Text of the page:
Suspension forks are almost universal on mountain bikes these days, but just leaving them there as they came is a waste of their potential. After all, you wouldn’t leave the saddle the height the same if it didn’t fit would you?
The amount of tuning changes you can make depends entirely on the fork you’ve got, but we’re going to cover the essentials first. We covered spring rate last week so now its time to look at controlling that spring properly with damping adjustments. Then we’ll move on to internal adjustments and servicing later in the month.
Anyway – enough with the intro and let’s take the second of 3 steps to suspension fork heaven.What is damping?
Damping is the process that turns your spring into a useable shock absorber by slowing down the fork on impact (compression damping) or on its return (rebound damping). In most forks this is achieved by pushing oil through a small hole (valve) although some super cheap forks rely entirely on friction. By adjusting the size of the hole (valve aperture) you can adjust the speed oil can push through and therefore, the speed your fork can compress or extend. More advanced forks use springy discs (shims) that act like a leaf spring, bending out of the way with big hits to allow more oil through (speed sensitive damping) or provide an emergency bypass route for oil (blow off circuit).
If we’re starting to scare you now don’t worry, all you have to concern yourself with for now are the adjusting knobs on the outside of the fork.
First consult your manual, as different forks have their adjusters in different places. Pace, Fox and most Marzocchi forks have both rebound and compression damping adjusters at the top of the fork (on the same or different legs depending on model). Rock Shox and Manitou tend to have compression damping at the top of the leg, and rebound damping at the bottom of the leg. If you’re wondering why damping is normally on the right hand side, it’s to keep it away from the heat generated by the disc brake, which can make oil (and therefore damping) faster moving if it gets really hot.
So that’s the what and where, but what about the how?Rebound damping
Without rebound damping your fork will fire back out from an impact as fast as it compressed, throwing your front wheel in the air and you into a bush. However with too much rebound damping, the fork won’t return to it’s starting point before the next hit. If you then show it a set of steps or braking bumps, it will just ‘pack down’ until you’ve got no suspension left at all. The happy medium will move fast enough to keep the front wheel ready for any impact but keep the front wheel on the ground all the time for maximum cornering traction.
With a bit of experience you can get an idea of rebound speed just by pushing the fork up and down. Unfortunately it’s practically impossible to explain in words. It certainly shouldn’t come back so fast that it clunks on the top of the stroke or jumps your hands off the bar or wheel off the ground. There should definitely be a feeling of at least some control of the return speed. On the other hand you don’t want to have time to put the kettle on before it comes back up.
Trial and error isn’t easy when there’s so much to learn about riding your bike every time you go out, but it’s worth spending a bit of time dedicated to getting the fork just right for you. Find a bit of trail with bumps of different sizes (even a big kerb will do) and some repetitive bumps like routes or steps and ride it over and over again, changing the adjustment slightly each time. Formula One (ex Marin / Whyte) suspension expert Adrian Ward recommends lying a ladder on the ground and riding along the rungs over and over again, changing the adjustment until it’s as smooth as possible.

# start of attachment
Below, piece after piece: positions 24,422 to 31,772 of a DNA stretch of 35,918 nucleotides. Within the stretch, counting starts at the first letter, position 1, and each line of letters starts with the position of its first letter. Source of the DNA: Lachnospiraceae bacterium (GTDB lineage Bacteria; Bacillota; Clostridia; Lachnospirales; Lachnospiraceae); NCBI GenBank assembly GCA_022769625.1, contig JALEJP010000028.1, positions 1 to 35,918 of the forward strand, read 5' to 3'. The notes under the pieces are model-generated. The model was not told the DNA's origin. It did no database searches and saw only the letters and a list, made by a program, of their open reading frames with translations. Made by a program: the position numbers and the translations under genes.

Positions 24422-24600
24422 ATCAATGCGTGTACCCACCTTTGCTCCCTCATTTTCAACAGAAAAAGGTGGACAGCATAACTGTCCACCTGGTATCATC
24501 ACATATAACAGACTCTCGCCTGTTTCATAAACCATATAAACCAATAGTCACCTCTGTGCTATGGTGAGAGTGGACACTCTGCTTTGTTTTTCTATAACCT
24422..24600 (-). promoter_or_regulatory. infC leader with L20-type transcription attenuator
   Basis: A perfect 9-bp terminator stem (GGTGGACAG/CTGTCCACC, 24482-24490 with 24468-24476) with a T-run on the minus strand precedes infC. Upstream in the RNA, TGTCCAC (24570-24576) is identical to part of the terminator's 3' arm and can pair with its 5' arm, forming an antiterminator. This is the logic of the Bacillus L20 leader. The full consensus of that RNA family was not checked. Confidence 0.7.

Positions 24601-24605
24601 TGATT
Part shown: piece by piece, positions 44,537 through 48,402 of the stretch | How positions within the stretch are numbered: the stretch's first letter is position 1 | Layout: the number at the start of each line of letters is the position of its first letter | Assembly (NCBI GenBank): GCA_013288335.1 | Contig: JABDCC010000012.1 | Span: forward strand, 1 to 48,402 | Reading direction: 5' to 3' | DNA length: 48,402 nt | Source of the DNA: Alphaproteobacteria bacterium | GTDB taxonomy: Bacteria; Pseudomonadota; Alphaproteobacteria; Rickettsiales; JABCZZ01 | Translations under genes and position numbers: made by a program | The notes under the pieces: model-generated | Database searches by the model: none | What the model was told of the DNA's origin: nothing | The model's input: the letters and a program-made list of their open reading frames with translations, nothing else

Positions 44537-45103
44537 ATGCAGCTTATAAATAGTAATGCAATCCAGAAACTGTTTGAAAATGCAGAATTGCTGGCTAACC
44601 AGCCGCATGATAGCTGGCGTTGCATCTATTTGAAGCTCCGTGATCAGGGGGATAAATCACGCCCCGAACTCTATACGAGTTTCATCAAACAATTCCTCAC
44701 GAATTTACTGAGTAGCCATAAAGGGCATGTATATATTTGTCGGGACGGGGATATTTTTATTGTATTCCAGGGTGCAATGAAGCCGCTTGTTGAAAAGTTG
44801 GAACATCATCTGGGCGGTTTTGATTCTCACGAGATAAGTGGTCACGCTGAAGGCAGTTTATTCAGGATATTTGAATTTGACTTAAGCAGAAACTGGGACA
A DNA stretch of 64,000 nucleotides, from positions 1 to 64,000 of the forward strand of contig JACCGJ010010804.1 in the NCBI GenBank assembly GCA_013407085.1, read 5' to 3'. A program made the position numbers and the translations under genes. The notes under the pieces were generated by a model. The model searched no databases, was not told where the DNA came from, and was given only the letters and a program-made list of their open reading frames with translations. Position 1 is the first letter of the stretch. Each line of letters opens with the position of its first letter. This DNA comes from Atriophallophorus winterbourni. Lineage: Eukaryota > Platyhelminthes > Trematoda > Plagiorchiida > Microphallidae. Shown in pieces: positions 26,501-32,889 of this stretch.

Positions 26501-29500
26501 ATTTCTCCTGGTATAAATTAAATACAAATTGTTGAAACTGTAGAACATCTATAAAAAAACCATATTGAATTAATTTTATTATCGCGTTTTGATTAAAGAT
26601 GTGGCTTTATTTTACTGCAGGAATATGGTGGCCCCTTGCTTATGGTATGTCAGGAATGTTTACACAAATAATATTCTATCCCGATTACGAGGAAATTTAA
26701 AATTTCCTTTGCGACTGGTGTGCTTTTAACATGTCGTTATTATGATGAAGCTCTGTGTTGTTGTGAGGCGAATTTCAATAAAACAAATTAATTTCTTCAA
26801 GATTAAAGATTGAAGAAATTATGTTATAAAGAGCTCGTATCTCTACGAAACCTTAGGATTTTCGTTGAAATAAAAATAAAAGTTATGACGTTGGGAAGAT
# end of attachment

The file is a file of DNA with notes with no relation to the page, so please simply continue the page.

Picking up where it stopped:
Once you’ve found your ideal adjustment then write down how many clicks or turns it is in the fork manual, so it’s easier to set up again if someone messes with it. Changing the spring rate of your fork will also mean changing the damping of the fork to cope with it. A stronger spring will generally need more rebound damping, while a softer spring will need the opposite.Compression damping
Simply put, compression damping slows the fork down gently to stop it slamming into the stops as soon as you it a big lump. However with too much compression damping, the fork can dive too slow or suddenly slow up (spike) leaving you to handle the impact not the spring. Ideally the fork should feel plush and responsive but never ‘bottom out’ hard, if you’re not even thinking about what the fork is doing you’ve probably got it smack on.
The repetitive riding and ladder tricks work just as well for setting compression damping. If the bottoms out repeatedly even with maximum compression damping then you need a stronger spring. If it never bottoms out even with minimum damping then you need a lighter spring.
Once you’ve found your ideal adjustment then write down how many clicks or turns it is in the fork manual, so it’s easier to set up again if someone messes with it. Changing the spring rate of your fork will also mean changing the damping of the fork to cope with it. A stronger spring will generally need less compression damping while a softer spring will need the opposite.
Beyond the basics
This suspension tuning series is designed to explain the basics to beginners. We don’t want to scare people by plunging them straight into oil changes, re-shimming valve stacks, position sensitive damping and adjustable blow-off damping just yet. Either be patient and we’ll get there soon, or go talk to the folks at TFTunedshox , CVI or Mojo, who make a living out of suspension tuning and have got far more experience and know how than we have.
Now you’ve got your dials where you want them how do you keep your fork working as well as when it was new? Next week, basic fork maintenance and cleaning.